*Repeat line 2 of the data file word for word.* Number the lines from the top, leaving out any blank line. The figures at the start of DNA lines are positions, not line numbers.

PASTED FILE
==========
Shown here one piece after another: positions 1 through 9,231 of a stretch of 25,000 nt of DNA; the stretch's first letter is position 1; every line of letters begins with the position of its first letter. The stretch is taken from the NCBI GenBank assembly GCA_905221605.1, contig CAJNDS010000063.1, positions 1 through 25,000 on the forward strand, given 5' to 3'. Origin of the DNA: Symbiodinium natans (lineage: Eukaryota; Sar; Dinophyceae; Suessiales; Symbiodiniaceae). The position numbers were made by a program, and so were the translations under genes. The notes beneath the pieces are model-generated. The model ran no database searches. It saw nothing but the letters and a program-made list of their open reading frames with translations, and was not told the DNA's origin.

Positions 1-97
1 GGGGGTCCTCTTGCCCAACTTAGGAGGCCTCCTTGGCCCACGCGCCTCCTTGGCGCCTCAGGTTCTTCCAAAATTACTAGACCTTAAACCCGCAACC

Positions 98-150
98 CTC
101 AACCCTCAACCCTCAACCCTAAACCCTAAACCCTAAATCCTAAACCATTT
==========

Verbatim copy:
Positions 1-97